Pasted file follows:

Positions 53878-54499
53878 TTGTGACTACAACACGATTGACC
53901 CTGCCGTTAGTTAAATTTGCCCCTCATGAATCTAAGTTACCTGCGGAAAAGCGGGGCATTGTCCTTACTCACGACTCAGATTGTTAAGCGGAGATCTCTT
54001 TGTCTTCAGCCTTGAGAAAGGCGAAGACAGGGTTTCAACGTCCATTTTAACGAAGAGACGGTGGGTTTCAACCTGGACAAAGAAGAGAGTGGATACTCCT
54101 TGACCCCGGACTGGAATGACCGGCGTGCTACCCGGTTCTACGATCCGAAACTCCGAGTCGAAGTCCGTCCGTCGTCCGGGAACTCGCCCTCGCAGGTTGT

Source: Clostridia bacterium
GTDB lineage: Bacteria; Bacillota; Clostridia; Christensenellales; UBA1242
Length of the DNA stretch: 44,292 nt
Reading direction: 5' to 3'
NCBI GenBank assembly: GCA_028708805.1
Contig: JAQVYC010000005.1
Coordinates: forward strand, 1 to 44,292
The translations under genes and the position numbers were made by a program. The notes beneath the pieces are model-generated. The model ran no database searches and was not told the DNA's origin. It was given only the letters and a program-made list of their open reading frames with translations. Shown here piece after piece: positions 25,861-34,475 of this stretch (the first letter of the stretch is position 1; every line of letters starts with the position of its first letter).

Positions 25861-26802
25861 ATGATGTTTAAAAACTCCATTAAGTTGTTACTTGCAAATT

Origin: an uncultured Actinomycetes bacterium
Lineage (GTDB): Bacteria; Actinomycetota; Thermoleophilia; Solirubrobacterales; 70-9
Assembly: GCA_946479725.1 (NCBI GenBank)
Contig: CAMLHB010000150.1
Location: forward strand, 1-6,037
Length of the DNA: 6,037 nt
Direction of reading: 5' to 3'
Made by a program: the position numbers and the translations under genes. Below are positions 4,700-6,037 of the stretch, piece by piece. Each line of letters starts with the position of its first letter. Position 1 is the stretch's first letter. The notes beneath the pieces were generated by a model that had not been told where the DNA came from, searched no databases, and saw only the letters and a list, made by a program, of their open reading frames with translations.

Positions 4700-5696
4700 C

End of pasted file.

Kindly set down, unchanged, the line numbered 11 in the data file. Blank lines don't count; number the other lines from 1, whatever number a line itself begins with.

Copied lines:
Contig: JAQVYC010000005.1